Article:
Then make a gradient from the top of the until around the center. Now proceed to make a halftone pattern: Load selection of the gradient layer, select inverse (ctrl+shift+i), create a new layer, click Q, Filter>Pixelate>Color Halftone, click Q again, select inverse again (ctrl+shift+i), fill (shift+F5), then finally get rid of the original gradient layer. If you followed these steps correctly, you should get something like this:

If you are confused, read the basic steps in the beginning of the post.

Enjoy!

Note: In the future if you want to avoid going through the various steps to add a halftone pattern to your design, check out the Halftone Pattern Brush Set.

Be Sociable, Share!

23 Comments to “Guide to Halftone Pattern”

  • Martín | August 14th, 2008 at 6:53 pm

    Simple but great. Almost for me, because i didnt know how to do this.

  • Briana | August 15th, 2008 at 8:28 pm

    Wow, turns out great! I actually have a brush of this though. Good to know who they made it :)

  • Chris C | September 18th, 2008 at 7:57 am

    Awesome tut, thanks!

  • Samuel | December 9th, 2008 at 10:29 pm

    Yeah men I like it!

  • Andri | February 4th, 2009 at 11:17 pm

    waaahhh.. thanks.. it so help for me.. 😀

  • Mitch | June 17th, 2009 at 2:07 am

    Been searching for that for ages! Thanks Brian

  • Required | June 9th, 2010 at 3:53 am

    very well explained and very useful, thanks a lot !

  • Jenn W | June 24th, 2010 at 11:44 pm

    great tut, but you don’t have to invert and re-invert the selections. Just leave the selection the way it is, then fill, it’ll be fine. Thanks for this, I couldn’t remember how I’d done it last time, and this reminded me!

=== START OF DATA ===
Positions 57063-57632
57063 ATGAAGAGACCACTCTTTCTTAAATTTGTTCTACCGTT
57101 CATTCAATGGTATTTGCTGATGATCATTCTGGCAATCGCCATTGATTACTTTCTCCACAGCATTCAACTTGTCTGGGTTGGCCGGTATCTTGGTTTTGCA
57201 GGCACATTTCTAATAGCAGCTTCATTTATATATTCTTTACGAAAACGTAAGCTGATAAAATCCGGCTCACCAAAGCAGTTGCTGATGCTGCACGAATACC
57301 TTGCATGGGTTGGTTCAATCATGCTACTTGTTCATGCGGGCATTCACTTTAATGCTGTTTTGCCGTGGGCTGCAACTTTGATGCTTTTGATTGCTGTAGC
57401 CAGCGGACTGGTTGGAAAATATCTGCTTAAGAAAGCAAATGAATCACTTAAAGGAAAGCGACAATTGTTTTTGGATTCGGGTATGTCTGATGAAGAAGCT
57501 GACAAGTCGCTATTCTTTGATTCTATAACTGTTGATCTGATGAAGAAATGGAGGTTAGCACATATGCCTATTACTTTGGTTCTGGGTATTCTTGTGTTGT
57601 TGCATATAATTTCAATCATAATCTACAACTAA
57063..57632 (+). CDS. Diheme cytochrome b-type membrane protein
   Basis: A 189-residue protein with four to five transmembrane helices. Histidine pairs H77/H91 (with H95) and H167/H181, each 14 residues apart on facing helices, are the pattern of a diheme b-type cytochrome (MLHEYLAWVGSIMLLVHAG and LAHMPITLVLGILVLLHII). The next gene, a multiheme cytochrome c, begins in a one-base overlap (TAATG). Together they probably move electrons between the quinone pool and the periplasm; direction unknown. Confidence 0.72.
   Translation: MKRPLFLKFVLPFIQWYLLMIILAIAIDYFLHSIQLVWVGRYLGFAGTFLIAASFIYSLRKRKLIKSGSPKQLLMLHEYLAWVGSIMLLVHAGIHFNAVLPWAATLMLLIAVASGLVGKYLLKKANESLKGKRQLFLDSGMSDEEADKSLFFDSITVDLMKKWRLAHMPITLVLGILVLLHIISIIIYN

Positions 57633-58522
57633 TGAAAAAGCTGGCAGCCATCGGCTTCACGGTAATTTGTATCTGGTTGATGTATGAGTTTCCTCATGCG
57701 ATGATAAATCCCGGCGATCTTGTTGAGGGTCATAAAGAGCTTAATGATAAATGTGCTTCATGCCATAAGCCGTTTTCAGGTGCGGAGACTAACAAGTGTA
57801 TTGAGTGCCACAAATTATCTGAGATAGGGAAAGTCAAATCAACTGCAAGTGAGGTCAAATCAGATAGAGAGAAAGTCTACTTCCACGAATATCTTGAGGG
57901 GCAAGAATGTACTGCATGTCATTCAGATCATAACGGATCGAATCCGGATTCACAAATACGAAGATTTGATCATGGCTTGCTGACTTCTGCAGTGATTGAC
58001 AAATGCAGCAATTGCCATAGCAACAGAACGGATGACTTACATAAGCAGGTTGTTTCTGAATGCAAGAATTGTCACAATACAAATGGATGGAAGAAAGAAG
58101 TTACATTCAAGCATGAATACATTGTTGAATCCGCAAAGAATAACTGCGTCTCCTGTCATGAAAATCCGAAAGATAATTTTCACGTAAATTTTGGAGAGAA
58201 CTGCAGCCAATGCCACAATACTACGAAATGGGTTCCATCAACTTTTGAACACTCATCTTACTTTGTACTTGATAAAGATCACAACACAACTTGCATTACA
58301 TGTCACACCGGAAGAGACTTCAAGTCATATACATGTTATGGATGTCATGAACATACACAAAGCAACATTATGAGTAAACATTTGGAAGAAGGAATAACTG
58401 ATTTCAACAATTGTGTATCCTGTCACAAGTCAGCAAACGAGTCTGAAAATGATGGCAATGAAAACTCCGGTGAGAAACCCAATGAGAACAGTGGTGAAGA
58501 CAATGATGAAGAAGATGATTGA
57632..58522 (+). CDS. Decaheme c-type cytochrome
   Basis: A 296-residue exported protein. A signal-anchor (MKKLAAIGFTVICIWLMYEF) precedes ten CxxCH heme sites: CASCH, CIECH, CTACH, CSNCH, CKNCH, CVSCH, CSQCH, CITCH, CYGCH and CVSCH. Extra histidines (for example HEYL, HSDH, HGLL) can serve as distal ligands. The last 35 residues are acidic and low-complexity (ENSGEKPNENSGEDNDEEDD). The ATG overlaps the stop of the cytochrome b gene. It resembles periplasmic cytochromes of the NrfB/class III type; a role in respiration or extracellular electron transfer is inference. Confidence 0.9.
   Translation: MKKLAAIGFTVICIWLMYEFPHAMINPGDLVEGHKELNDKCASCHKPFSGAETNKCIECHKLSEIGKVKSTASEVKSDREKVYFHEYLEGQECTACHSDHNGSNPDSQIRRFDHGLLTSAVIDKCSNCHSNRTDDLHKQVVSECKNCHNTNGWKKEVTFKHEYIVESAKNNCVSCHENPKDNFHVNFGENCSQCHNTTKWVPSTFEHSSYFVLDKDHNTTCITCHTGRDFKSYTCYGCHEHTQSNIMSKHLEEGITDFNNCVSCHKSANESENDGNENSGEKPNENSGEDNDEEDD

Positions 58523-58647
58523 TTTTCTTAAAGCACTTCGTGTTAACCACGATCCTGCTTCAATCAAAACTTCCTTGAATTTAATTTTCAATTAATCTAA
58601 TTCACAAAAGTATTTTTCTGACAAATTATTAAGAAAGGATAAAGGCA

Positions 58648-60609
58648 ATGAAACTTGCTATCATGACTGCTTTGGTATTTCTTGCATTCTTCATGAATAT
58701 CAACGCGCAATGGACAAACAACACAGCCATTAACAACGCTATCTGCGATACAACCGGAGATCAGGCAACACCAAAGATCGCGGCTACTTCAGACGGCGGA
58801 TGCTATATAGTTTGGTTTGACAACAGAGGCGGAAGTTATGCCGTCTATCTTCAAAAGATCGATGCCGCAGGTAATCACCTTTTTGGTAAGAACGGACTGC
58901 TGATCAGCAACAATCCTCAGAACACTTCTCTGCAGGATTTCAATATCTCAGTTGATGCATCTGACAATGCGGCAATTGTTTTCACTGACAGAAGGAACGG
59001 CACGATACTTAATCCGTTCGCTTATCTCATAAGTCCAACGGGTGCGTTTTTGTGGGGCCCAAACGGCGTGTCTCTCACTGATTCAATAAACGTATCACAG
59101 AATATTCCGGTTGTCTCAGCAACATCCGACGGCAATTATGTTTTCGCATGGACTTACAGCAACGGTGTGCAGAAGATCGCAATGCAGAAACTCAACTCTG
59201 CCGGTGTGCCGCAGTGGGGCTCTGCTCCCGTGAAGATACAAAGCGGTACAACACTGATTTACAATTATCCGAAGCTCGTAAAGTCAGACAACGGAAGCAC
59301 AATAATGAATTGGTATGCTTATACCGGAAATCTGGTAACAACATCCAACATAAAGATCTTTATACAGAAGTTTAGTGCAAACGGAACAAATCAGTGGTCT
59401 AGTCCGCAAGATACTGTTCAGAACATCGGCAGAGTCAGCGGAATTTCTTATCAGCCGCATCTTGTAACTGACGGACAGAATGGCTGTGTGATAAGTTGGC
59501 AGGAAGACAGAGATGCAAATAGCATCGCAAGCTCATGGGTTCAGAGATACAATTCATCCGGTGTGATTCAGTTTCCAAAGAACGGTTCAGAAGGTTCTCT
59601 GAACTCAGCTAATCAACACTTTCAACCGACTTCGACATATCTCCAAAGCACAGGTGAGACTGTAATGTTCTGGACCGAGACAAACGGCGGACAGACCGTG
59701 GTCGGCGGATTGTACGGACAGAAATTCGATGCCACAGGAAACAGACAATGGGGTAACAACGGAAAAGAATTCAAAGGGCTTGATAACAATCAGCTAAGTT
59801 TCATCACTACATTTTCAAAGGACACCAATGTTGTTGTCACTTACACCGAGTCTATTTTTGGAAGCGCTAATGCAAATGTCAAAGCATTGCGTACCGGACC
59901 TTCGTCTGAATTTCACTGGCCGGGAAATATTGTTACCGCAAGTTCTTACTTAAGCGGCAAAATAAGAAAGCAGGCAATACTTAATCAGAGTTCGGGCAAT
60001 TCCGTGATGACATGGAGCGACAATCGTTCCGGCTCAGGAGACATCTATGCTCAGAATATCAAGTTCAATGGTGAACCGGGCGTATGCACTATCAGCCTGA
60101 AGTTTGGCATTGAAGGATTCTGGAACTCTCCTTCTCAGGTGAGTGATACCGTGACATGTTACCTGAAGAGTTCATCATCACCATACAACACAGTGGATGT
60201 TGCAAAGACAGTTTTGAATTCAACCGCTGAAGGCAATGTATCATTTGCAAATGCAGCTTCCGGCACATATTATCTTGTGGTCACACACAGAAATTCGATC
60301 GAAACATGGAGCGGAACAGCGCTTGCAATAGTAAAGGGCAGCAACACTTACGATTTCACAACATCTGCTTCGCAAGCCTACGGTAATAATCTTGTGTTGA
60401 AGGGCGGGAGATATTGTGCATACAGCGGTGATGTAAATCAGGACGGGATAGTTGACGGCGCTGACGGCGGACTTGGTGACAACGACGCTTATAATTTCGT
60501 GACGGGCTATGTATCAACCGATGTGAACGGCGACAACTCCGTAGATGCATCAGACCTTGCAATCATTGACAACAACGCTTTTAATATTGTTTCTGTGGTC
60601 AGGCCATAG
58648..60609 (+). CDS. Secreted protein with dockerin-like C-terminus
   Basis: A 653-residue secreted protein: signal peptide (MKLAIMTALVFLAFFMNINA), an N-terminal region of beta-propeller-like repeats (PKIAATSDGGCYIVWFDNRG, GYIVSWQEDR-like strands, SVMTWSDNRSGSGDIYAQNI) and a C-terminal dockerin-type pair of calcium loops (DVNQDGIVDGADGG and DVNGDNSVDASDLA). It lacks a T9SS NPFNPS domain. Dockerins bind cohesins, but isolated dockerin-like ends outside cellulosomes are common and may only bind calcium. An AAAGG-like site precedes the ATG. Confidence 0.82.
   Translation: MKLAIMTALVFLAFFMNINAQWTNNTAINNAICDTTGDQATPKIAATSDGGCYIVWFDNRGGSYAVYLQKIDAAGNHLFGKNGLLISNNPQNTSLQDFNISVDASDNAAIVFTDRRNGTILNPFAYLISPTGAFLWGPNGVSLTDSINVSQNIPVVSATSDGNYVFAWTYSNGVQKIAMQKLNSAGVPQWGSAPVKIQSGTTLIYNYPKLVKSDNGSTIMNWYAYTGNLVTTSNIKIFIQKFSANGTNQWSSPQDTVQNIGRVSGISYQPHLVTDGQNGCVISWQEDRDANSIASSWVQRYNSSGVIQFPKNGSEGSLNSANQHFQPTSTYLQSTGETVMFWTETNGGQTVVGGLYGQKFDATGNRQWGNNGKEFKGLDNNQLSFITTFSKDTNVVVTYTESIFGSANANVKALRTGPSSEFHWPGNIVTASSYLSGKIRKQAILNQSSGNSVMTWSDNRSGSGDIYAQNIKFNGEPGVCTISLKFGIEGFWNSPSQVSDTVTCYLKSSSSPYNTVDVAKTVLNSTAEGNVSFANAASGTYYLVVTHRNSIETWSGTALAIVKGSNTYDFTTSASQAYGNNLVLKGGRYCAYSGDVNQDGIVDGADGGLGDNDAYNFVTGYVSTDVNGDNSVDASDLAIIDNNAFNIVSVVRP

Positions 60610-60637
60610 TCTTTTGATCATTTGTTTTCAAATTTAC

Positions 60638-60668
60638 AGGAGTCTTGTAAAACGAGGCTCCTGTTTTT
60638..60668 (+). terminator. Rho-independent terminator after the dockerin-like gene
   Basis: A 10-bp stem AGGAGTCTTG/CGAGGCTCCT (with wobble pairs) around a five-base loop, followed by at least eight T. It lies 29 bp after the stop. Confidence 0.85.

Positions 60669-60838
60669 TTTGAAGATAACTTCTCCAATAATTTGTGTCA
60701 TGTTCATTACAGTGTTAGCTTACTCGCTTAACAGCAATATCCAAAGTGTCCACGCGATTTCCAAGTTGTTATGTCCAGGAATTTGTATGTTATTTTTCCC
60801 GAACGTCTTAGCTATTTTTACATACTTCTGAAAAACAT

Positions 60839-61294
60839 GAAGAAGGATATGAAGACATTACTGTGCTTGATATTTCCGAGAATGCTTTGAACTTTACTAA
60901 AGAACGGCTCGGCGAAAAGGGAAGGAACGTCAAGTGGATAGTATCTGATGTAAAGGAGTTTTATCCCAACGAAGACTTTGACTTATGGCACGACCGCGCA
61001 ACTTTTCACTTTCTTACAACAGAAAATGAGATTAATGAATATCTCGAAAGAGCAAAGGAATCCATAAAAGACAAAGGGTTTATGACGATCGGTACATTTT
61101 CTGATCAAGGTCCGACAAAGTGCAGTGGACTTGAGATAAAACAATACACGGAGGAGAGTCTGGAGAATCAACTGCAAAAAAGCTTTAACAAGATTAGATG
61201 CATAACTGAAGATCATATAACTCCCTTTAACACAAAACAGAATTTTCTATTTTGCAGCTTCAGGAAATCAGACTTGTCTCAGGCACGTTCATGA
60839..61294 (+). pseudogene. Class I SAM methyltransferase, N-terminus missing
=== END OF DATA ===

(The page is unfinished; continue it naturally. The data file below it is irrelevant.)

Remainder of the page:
• web design | February 15th, 2011 at 11:11 am

    great steps sharing..thanks a lot…

  • S. Bala | May 6th, 2011 at 12:14 am

    really amazing…….thanx alot……

  • Utkarsh | May 19th, 2011 at 11:39 am

    Thanks a ton, bro!

  • Rebe | June 3rd, 2011 at 7:28 pm

    Hey!
    its pretty cool, and very well explaned but…
    Think you could a version of this or similar for photoshop elements 8?

  • gimmy | July 20th, 2011 at 9:54 am

    great………….. thanx a lot……

  • Joshua Patterson | November 16th, 2011 at 3:51 pm

    Nice tutorial. Hilarious timing, I just had to refresh myself on how to do this yesterday. I will always love halftone, for screen printing AND as a design element. Thanks for the informative blogs, I love them.

  • Allen | March 14th, 2012 at 4:37 am

    Wow thanks a lot! Really cool! I’ve been trying to find this Photoshop effect for so long! 😀

  • prachi | August 8th, 2012 at 7:05 am

    thanks aloooot for this wnderful n easy tut.was rlly searchin it since loooong………..thanx allot……..:)

  • prachi | August 8th, 2012 at 7:07 am

    can u pllzzz suggest me some other effects n designs for the print purpose n print media…….

  • psd2htmlpros | September 3rd, 2012 at 9:00 am

    Great tutorial and well written. This is exactly what we were looking for.

  • Meg | October 11th, 2012 at 4:44 pm

    This is an awesome tutorial. ThanKSSS so much

  • ululf01 | February 19th, 2013 at 1:20 am

    Really nice results! Great tutorial man.

  • web designer malaysia | September 12th, 2013 at 12:35 pm

    Painless guide to create halftone in 10minutes. Thanks!

  • classical string quartets | October 31st, 2013 at 2:00 pm

    This website was… how do I say it? Relevant!! Finally I have found something that helped me.
    Thank you!

  • Arn Sweatman | November 2nd, 2013 at 1:55 pm

    BRILLIANT!! Better than a trip to 7-11 with Jack Black!

Leave a Reply